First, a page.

Covid 19: Improved Air Quality in Ireland

Covid 19: Improved Air Quality in Ireland

In late 2019, prior to Covid-19 warnings, the Environmental Protection Agency found that the air quality in parts of Ireland was likely to breach EU and World Health Organisation guidelines, despite the country (as a whole) meeting EU air quality standards. Latest reporting by the agency found that close to 1,200 people die prematurely in Ireland each year due to poor air quality. Earlier this year it was reported that Cork was ranked amongst the most air-polluted places on the planet.

As providers of air quality monitoring solutions, we understand the link between poor air quality and a range of negative health implications. These ill-health effects can be short-term, for example, headaches, breathing problems and irritation to eyes, or long-term, for example, asthma and cardiovascular disease.

For this reason, we welcome the recent commitment by Dublin City Council to address air quality concerns and its pledge to improve air quality by 2030. The team here at Sonitus Systems are proud to support this important work through the provision of hardware and a cloud-based monitoring solution. You can read more about this project here: Dublin City Council Gives Residents & Visitors Noise & Air Quality Insights

Research from Italy - one of the worst affected regions - has warned that higher levels of air pollution could worsen the Covid-19 threat to human health. This research is based on a correlation between the high mortality rates seen in Wuhan in China and Lombardy in Italy, and the air pollution levels in those areas.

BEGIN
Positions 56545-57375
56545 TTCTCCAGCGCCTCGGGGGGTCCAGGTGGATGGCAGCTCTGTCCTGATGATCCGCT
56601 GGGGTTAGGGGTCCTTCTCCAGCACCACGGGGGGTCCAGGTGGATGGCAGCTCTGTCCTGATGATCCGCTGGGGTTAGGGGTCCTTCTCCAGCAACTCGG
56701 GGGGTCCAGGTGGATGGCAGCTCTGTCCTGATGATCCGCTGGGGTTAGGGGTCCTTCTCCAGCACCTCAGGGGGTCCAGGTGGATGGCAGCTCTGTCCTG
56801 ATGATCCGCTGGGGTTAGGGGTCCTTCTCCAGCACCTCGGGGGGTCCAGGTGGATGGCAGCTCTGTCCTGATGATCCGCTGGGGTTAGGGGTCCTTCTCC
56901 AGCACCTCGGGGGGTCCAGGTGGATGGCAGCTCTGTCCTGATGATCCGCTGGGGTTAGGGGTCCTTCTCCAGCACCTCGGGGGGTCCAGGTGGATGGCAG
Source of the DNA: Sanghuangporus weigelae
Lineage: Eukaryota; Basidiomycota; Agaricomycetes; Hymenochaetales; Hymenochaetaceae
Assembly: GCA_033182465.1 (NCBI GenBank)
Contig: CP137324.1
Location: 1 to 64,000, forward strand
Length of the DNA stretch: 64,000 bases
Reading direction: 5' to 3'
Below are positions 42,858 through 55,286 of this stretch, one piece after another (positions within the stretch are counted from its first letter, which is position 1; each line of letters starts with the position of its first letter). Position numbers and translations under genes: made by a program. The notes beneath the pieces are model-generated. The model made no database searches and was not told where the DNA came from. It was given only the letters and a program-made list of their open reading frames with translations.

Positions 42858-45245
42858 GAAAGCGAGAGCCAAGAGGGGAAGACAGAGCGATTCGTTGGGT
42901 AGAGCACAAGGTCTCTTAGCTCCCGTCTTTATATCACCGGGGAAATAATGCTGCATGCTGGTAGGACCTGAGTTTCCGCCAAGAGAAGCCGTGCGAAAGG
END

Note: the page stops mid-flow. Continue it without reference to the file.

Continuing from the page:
Over the past few weeks, we have been following reports of how the coronavirus is impacting on air quality globally. You can read the full article here: Air Quality and the Coronavirus. Also, the maps in the following link show the massive drop in US smog caused by the coronavirus

After hearing reports of improved air quality across many countries, it is unsurprising - but still heartening - to read that air pollution has fallen "dramatically" in parts of Ireland following Covid-19 travel restrictions. The Environmental Protection Agency (EPA) has reported decreases of up to 50 percent in nitrogen dioxide (NO2) at its air quality stations around the country. Nitrogen dioxide is mainly produced by petrol and diesel vehicles.

According to a recently-published article in The Irish Times, the EPA analysed results collected from monitoring stations from March 12th, when schools were closed and traffic levels fell, and compared the data with the same period last year. Significantly, there has been no increase in the particulates created by coal, peat and wood fires in people's homes despite the shutdown. This may be due to the unseasonably mild weather that Ireland has experienced throughout this containment period. We will keep a watching brief on this over the coming weeks and months.

Does your organisation require air quality monitoring? Sonitus Systems offers comprehensive air quality monitoring, using the latest technology and automated systems. We simplify the air monitoring process, giving you access to real-time data and online reporting. For more details on our air quality monitoring products and services, contact the team at Sonitus Systems

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